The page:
Vote Note H. Res. 72 – How Do You Solve a Problem like Marjorie?: No.
February 4, 2021
Vote Notes on Legislation
H. Res. 72 – How Do You Solve a Problem like Marjorie?: No. Marjorie Taylor Greene is a freshman Congresswoman with an extensive history of Internet outbursts that range from bizarre to frightening. Yet, for some reason not readily apparent to the outside world, the people of the 14th District of Georgia elected her to represent them in the House with nearly 75% of the vote.
So how do you solve a problem like Marjorie? This resolution offers one approach: strip her of her committees. House Republicans did this to Congressman Steve King of Iowa after King professed bafflement at why “white supremacy” was frowned upon. King lost his next election.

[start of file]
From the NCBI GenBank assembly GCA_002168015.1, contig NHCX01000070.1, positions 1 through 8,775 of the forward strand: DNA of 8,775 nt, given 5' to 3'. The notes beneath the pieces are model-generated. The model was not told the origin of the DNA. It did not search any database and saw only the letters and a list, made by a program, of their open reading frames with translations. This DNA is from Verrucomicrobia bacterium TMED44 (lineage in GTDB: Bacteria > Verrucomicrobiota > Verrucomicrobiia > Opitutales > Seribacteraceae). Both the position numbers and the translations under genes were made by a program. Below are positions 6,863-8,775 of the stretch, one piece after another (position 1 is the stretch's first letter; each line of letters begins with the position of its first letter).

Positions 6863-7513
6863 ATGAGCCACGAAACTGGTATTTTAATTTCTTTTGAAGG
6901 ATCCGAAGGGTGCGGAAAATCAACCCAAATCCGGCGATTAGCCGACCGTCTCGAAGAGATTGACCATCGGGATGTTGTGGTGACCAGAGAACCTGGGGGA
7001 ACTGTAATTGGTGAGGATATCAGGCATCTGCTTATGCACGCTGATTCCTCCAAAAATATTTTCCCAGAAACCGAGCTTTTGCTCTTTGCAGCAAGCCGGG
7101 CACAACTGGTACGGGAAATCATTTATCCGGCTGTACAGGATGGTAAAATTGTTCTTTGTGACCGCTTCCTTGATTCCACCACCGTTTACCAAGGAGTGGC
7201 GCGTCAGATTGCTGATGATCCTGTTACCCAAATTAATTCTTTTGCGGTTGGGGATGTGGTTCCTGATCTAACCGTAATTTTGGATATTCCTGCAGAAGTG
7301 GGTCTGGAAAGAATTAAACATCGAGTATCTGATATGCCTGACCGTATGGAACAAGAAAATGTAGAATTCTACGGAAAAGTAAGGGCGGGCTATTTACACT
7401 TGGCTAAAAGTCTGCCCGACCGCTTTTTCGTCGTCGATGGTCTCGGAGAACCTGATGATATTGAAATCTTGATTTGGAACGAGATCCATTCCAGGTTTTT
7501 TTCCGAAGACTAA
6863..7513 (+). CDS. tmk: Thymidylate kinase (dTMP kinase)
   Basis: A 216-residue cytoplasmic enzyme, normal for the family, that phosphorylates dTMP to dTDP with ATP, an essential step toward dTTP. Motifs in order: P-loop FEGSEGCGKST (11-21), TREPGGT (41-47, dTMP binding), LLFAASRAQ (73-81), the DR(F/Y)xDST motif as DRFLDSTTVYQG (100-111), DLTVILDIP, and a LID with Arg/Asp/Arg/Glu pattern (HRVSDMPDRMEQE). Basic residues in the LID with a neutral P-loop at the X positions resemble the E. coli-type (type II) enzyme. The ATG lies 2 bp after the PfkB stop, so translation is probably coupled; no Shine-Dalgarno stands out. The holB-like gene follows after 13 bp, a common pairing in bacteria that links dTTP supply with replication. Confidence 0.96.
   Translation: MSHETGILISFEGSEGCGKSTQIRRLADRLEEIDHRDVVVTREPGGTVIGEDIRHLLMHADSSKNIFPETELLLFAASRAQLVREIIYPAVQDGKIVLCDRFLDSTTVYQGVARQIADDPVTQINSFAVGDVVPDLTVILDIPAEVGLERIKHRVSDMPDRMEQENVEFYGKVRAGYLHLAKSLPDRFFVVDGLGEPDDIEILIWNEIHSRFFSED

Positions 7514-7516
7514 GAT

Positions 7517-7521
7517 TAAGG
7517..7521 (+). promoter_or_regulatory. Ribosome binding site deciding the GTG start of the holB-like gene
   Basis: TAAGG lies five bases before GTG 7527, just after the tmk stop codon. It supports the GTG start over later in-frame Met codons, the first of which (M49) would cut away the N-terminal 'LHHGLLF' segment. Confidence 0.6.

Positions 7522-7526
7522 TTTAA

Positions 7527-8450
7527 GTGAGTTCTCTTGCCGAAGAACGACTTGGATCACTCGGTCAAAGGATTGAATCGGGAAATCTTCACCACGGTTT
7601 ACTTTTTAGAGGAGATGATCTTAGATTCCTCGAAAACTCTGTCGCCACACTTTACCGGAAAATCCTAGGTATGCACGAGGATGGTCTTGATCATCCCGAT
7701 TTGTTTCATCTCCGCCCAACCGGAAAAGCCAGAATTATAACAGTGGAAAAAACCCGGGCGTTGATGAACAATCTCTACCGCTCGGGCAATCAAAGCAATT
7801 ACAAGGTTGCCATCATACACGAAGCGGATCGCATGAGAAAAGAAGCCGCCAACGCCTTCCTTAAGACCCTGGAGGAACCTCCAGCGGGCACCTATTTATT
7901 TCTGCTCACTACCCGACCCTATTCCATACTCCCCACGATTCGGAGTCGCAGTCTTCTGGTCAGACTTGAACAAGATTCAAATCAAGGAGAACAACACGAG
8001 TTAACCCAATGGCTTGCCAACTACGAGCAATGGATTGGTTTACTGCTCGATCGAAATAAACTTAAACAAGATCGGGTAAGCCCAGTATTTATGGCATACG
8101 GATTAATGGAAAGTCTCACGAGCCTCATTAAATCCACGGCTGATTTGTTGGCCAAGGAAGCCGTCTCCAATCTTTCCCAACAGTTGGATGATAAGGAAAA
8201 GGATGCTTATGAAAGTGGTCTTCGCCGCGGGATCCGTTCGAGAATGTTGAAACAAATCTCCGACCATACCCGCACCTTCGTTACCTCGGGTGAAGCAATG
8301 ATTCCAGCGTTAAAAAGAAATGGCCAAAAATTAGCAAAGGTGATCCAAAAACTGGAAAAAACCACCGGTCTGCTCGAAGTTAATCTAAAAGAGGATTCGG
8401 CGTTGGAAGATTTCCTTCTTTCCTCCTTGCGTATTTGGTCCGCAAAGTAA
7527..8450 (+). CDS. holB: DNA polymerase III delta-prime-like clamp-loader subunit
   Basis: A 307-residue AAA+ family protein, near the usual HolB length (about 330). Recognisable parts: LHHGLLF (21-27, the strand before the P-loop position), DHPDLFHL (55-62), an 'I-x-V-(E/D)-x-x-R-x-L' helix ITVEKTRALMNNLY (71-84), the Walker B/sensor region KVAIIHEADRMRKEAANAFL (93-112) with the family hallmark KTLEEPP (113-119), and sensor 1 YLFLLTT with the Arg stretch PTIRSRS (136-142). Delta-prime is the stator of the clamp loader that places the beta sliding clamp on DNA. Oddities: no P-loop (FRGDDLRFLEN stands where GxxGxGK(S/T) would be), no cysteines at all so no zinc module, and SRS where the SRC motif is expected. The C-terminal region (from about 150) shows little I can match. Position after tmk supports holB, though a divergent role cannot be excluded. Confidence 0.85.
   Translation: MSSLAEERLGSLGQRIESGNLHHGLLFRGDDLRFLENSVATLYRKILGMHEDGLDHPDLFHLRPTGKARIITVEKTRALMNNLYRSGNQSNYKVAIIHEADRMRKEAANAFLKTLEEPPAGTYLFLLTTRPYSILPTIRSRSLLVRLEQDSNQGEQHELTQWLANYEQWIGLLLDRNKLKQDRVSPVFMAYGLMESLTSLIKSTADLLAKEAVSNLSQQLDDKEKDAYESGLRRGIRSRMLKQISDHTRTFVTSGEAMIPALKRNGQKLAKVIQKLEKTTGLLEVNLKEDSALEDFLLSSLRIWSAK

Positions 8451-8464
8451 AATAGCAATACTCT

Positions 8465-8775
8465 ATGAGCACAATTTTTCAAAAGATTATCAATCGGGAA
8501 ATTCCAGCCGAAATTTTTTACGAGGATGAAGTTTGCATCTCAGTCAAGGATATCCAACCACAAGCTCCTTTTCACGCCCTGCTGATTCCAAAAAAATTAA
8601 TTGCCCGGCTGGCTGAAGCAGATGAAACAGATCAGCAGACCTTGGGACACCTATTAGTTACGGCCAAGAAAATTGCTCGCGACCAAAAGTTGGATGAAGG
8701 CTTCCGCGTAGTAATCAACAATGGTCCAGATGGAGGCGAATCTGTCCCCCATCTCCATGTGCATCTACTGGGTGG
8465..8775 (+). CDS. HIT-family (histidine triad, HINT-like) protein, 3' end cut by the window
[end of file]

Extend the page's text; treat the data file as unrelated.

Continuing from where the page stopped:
But this was for statements King made in Congress. Greene’s sins predate her election and she has since vigorously renounced or disavowed them, to the seeming satisfaction of her constituents.
King’s ouster was done by the rightful appointing authority: his party’s conference steering committee. Greene’s ouster is being done by the opposing party, setting a dangerous precedent that would allow it to stack committees for partisan ends.
Most of all, it begs an important question in a legislative body designed specifically to engage in free debate and to represent diverse constituencies across a great land. The House is a forum where the most extreme political views should be vigorously contested and countered, and even ridiculed and condemned – but censorship is a dangerous road to start upon. Extremism grows in the dark and recedes in the light. That’s how you solve a problem like Marjorie.